Jacksonville's early black architects

Modern Cities highlights the forgotten story of early Jacksonville's black architects. The presentation by Ennis Davis, AICP took place on February 15, 2020 at the Durkeeville Historical Society.


Born in Macon, GA in 1877, Sanford Augustus Brookings relocated to Jacksonville in 1904. Around 1916, Brookings founded his own contracting business specializing in residential construction. By 1925, he had been credited with building over 150 residential structures, including his own in Sugar Hill. Brookings was also responsible for many of the houses in Durkee Gardens.

Situated near the intersection of 8th and 13th Streets, the brick houses in Durkee Gardens were constructed between 1934 and 1940 and marketed to the city’s black middle class. Despite doing business in the era of Jim Crow, Brookings also built several residences in Nassau County’s American Beach and the white Riverside neighborhood for developer George P. Mason. To circumvent racial discrimination at city hall, Mason was a white developer who pulled permits for Brookings. After retiring in 1965, Brookings relocated to Compton, CA where he died in 1968.


James Edward Hutchins was born in Blakely, GA in 1890. After arriving in Jacksonville, Hutchins was a carpenter with the Dawkins Building and Supply Company several years before establishing his own construction company in the 1930s. One of the few local African-American contractors that also designed their buildings, Hutchins is responsible for several African American churches. Today, no where else in Florida can one see the dense concentration of large and architecturally elegant red brick, Gothic-style sanctuaries, designed by and built for a southern segregation era black community.

In addition to religious structures, Hutchins designed many residences in the College Gardens and Durkee Gardens subdivisions, as well as commercial buildings throughout the city’s African-American neighborhoods.

After World War II, Hutchins worked with the Veterans Administration to train African-American carpenters, brick masons and architects. Hutchins was also one of the owners of the Lincoln Golf and Country Club. Hutchins died in 1970. The school I attended, the FAMU School of Architecture, opened as a degree program five years later.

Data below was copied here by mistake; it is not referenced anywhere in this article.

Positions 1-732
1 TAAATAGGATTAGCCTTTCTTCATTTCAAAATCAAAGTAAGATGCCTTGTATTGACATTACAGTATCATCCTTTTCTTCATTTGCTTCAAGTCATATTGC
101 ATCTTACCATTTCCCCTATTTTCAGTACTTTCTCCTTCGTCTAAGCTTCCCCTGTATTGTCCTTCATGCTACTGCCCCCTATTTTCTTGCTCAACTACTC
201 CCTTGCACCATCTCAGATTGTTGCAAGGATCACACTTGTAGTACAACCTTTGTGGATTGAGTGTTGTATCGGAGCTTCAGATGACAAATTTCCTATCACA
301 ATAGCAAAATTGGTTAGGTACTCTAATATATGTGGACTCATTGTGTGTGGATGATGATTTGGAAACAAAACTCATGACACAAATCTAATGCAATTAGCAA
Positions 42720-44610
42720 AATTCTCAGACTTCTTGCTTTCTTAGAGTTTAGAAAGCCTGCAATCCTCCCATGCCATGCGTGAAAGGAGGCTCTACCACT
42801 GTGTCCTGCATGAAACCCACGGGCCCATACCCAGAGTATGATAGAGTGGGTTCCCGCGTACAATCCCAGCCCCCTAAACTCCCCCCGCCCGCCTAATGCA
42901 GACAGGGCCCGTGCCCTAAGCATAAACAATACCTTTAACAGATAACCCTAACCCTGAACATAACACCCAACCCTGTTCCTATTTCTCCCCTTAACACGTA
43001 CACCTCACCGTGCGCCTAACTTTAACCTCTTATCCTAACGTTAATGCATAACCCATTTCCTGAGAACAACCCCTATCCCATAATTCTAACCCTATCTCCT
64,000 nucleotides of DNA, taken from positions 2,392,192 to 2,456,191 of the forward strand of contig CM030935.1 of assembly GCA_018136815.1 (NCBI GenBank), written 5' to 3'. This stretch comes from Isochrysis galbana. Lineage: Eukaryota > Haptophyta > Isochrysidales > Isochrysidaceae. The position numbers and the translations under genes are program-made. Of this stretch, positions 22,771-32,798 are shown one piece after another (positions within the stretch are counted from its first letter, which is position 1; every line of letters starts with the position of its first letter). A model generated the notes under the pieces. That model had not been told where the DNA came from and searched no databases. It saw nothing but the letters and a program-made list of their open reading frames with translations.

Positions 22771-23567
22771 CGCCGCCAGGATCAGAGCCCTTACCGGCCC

While we honor those who have paved the path for us today, we still have a long way to go in the fields of Architecture, Engineering, and Planning. For example, as of 2015 only 15% of licensed architects are women and only 1.6% is African American.

Increasing those numbers are critical to the future of historic black communities across the country. They say if you aren’t at the table, you’re likely the meal. Well when it comes to architecture, engineering, interior design and planning, black America is largely not at the table. These are professions that come with higher wages that are important for recycling dollars economically within neighborhoods, that also play a leading and direct role in control of what our communities will look like and resemble tomorrow. There are several reasons why black communities across the country are struggling to overcome displacement associated with the gentrification of revitalizing urban core districts. It can be argued that a large lack of influence and participation within the design community is one of them.

So in closing, I’d like to point out one important fact about the profession and the legacy early black architects like those presented in this presentation. Out of 120 colleges and universities with accredited architecture programs, 8 of them are affiliated with 7 Historically Black Colleges and Universities (HBCUs). Of the African-American students enrolled in these 120 accredited architecture programs, 40% of them nationwide are coming out of the 7 HBCUs, five decades after the passage of the Civil Rights Act. It is important that we continue to support these schools and programs in an effort to overcome institutionalized discriminatory practices of our past that have led to the economic challenges many underrepresented neighborhoods struggle with today. In addition, for those in the profession truly interested in hiring a diverse and inclusive workforce, these are places we should actively extend and increase recruiting efforts for future employees.

Article by Ennis Davis, AICP. Contact Ennis at edavis@moderncities.com

Sources: City of Jacksonville Planning and Development Department Historic Preservation Section Jacksonville Public Library Special Collections Department Library of Congress Polk City Directories Sanborn Fire Insurance Maps State Archives of Florida United States Department of the Interior National Park Service University of Florida Smathers Libraries’ Map & Imagery Library